Published on 
June 15, 2022

Music Therapy: Introduction and Benefits

Music Therapy is used to help improve mental health, physical health, and overall well being.

Written by Bonnie Houpt (MT-BC), Music Therapist and Owner of Rhythmic Roots Music Services, LLC

What is music therapy? 

According to the American Music Therapy Association (AMTA), music therapy is “the clinical & evidence-based use of music interventions to accomplish individualized goals within a therapeutic relationship by a credentialed professional who has completed an approved music therapy program.” Essentially, music is the vehicle to work on goals led by a board-certified music therapist. I received my certification through the University of Georgia’s degree program, which included an undergraduate degree and an internship. 

Who benefits from music therapy? 

Many types of clinical populations and people can benefit from music therapy. This includes “children, adolescents, adults, and the elderly with mental health needs, developmental and learning disabilities, Alzheimer's disease and other aging related conditions, substance abuse problems, brain injuries, physical disabilities, and acute and chronic pain, including mothers in labor.” 

Many of the clients I serve are disabled, including individuals with Autism and Down Syndrome. One thing that I like to make sure parents know is that you do not have to be talented at music to receive the benefits of music therapy. An interest in music is more important than “talent” to use music to work on clinical goals, and improvement in musical skills can grow over time. 

What are some of the benefits of music therapy? 

There are many possible benefits and goals domains that music therapy can address, including cognitive, communication, motor, emotional, and sensory goals. 

There is a vast amount of research backing the effectiveness of music and music therapy on these different domains. For example, rhythm has been shown to affect overlapping brain networks in speech and music areas of the brain to improve speech. The brain is also affected by music in music therapy as synchronization to a beat has shown to improve motor skills, such as fine or gross motor, through neuroplasticity, changes in brain connection.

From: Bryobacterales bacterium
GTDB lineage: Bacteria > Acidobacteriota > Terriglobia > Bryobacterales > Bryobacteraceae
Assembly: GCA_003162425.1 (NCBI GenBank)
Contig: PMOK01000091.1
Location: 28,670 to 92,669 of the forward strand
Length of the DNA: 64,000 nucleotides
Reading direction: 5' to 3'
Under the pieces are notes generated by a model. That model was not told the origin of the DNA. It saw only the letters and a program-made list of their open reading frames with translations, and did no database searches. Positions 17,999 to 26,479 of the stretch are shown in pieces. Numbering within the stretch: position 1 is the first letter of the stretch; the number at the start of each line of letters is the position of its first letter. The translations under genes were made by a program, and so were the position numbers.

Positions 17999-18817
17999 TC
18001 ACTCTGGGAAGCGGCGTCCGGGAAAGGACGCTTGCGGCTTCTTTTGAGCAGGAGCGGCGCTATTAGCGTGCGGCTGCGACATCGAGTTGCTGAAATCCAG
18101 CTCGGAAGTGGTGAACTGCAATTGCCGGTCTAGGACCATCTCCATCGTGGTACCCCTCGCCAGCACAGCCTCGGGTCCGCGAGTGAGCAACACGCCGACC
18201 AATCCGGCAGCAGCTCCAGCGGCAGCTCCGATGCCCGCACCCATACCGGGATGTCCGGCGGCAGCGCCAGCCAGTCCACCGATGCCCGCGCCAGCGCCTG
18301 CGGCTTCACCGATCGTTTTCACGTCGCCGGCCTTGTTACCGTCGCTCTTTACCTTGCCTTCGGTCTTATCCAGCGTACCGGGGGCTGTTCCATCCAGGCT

Many of my clients recently have been working on emotional goals as making music with others can improve depression, anxiety, social resilience, and mental wellbeing. Music therapy can also reduce stress, including activities that reduce tension or directly address relaxation. 

What does music therapy look like?

Music therapy will look different depending on the individual client and their needs and the philosophy and approach of the board-certified music therapists. In general, types of music interventions and experiences include instrument playing, songwriting, singing, listening to 

music, musical games, improvisation, and moving to music. Client preferred music, like your kid’s favorite song, is the most common genre of music used in music therapy sessions. 

Music therapists are trained to provide music therapy through a clinical process that starts with an assessment period. These sessions typically include the music therapist getting to know their client and assessing what goals to best address in the treatment period of music therapy.

How do I find a music therapist? 

If you are in Colorado, consider searching for a music therapist through the Colorado Association for Music Therapy’s online directory or Wayfinder. In the US, you can also search for music therapists through the American Music Therapy Association’s registry. You can also check someone’s credentials in the US on the Certification Board of Music Therapy.

About Bonnie Houpt

Bonnie graduated from the University of Georgia with a Bachelor of Music in Music Therapy in 2018 where she studied percussion as her primary instrument for four years with piano, voice, and guitar as secondary instruments. During her studies, Bonnie served as the president of the University of Georgia’s Music Therapy Student Association, serving both the Athens, GA community and the University’s music therapy students and department. 

Bonnie completed her music therapy internship and provided music therapy at the Madonna School in Omaha, NE, a private school for students with disabilities. After her internship and graduation, Bonnie moved to Colorado and has provided music therapy and adapted lessons for a population she is passionate about: individuals with disabilities including autism, cerebral palsy, Down Syndrome, and other intellectual and physical disabilities. Bonnie has also worked with older adults.

Studying percussion formed the roots of rhythm that is present and a significant force in Rhythmic Roots Music Services, LLC’s services. Every individual deserves opportunities to improve their lives, and music is an effective vehicle for change and quality of life that Bonnie at Rhythmic Roots Music Services, LLC provides.

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